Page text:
India’s automotive landscape is changing as major auto makers such as Ford Motor Co., General Motors Co., Toyota Motor Corp., Renault SA-Nissan Motor Co. Ltd. and Volkswagen AG begin pouring money into new production facilities – more than $3.5 billion worth so far.

Several are establishing an Indian manufacturing hub to feed export markets with small cars. All are after a piece of India’s domestic market.

“All the big global auto producers have decided they must come into India’s B segment of 1L to 1.2L cars. Some, like Ford and GM, were here in earlier years but concentrated on bigger cars then,” Bhargava says.

He remains unfazed. “There is still a big sales gap between Maruti and our nearest competitors, Hyundai and Tata, and I don’t see any real threat from foreign auto makers. They are big globally but have a long way to go in India before they can really become a threat.”

Although the scramble for sales is likely to become even fiercer as a majority of auto makers fights for a minority share of the market, Bhargava does not expect significant price cutting.

“Every company is concentrating hard on how to cut costs and I don’t see prices being reduced, although I do see limits on how much any company can raise prices,” he says.

Yet he concedes some of the foreign auto makers may try to buy market share in one manner or another.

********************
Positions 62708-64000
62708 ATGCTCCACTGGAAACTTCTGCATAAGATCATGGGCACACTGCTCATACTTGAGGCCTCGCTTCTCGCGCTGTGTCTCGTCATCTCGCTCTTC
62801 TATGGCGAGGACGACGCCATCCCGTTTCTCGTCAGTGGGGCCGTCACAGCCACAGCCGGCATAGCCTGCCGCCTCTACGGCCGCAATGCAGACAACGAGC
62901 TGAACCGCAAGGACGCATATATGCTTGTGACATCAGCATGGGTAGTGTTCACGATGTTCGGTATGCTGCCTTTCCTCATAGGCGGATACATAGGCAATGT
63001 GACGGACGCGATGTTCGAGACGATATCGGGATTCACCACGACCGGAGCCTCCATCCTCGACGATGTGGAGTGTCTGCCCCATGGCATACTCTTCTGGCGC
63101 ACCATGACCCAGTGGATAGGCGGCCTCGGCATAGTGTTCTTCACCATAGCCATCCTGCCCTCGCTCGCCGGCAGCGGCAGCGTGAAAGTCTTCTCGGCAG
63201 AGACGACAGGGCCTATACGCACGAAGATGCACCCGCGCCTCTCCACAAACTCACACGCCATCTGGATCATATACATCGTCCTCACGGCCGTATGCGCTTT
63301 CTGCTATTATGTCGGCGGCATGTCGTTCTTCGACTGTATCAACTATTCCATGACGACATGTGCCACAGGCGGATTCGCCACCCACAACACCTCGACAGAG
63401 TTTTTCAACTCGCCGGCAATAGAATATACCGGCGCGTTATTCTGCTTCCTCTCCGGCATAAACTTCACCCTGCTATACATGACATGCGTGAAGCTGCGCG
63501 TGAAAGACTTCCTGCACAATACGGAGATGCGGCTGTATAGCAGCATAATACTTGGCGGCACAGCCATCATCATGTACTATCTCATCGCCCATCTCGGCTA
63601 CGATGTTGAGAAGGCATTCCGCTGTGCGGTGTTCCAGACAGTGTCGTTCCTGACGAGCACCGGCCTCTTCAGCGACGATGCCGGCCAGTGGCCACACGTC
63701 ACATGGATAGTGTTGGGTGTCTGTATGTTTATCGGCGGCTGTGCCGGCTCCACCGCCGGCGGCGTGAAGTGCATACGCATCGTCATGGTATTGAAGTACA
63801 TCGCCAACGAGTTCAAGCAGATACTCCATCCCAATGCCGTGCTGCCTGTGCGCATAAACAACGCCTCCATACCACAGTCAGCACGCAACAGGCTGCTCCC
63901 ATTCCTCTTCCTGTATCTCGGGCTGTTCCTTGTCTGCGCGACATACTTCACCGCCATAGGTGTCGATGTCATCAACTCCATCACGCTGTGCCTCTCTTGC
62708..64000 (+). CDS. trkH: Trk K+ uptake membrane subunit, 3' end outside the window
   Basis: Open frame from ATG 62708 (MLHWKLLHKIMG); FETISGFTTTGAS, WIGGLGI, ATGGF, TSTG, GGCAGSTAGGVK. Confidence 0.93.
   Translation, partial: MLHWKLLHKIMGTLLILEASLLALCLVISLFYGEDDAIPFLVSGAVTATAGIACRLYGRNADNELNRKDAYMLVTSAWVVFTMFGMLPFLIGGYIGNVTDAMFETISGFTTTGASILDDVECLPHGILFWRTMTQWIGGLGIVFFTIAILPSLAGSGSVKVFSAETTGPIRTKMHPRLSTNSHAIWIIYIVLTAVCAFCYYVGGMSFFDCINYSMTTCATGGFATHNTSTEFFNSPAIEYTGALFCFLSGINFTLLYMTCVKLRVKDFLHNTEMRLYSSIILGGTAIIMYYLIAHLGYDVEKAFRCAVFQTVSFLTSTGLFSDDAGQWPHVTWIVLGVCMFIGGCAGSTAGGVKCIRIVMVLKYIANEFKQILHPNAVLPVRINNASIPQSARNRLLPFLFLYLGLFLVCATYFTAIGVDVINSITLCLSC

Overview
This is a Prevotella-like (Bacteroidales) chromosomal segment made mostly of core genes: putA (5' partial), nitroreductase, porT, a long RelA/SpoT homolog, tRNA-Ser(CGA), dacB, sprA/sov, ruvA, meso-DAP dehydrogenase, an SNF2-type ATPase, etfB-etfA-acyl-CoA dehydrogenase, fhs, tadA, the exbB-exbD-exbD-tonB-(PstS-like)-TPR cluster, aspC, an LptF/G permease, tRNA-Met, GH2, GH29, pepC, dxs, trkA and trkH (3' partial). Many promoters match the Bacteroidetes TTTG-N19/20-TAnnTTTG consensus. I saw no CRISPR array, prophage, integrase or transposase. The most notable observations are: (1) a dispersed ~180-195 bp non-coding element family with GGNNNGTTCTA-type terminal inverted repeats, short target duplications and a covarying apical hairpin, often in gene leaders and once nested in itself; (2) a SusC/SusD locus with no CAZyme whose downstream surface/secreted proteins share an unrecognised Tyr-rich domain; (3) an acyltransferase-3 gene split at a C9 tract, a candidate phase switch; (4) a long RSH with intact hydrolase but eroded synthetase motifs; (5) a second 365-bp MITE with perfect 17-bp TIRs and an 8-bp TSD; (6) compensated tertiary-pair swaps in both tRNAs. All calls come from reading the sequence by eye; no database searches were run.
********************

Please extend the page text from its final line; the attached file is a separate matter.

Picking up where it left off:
So far, Tata’s highly-touted Nano is not a threat, either.

“The Nano has not yet become a significant player in the Indian market,” Bhargava says. “The car has not created the kind of excitement that was expected. I am told there is virtually no waiting time and no premium price.”

Come what may, he feels Maruti will continue to enjoy a distinct edge over competitors. “Our advantage is not only the brand image Maruti has created over the last 26 years but the spread of our sales, service and spare-parts network.”

The company’s 267 dealers have 802 outlets, up 121 in the last fiscal year, spread across 555 cities and towns. About 325 of these are “e-outlets,” small but fully fledged for sales and service in semi-urban areas. Another 100 outlets will be added this year, over half of them in the “e” category.

“Maruti was the first auto maker selling cars in the rural areas,” Bhargava notes. “We have been opening dealer outlets in India’s smaller cities and towns and they are selling 20 to 30 cars a month. Last year, 17% of our total domestic sales came from these small, rural outlets, double the year-before level.”

What helps, too, is an expanded role for designers and engineers at Maruti, 54.2% owned by Suzuki Motor Corp., now coordinating with their counterparts at the parent company in the development of cars with engines up to 1.2L to meet the tastes and requirements of both the domestic and export markets.

Although Maruti exports more than doubled last year, they have limited appeal for Bhargava.

“Our target is to maintain the same volume of exports this year as last, and I would like them to be no more than 15% of our total sales volume,” he says. “We should not make exports a major part of our sales.”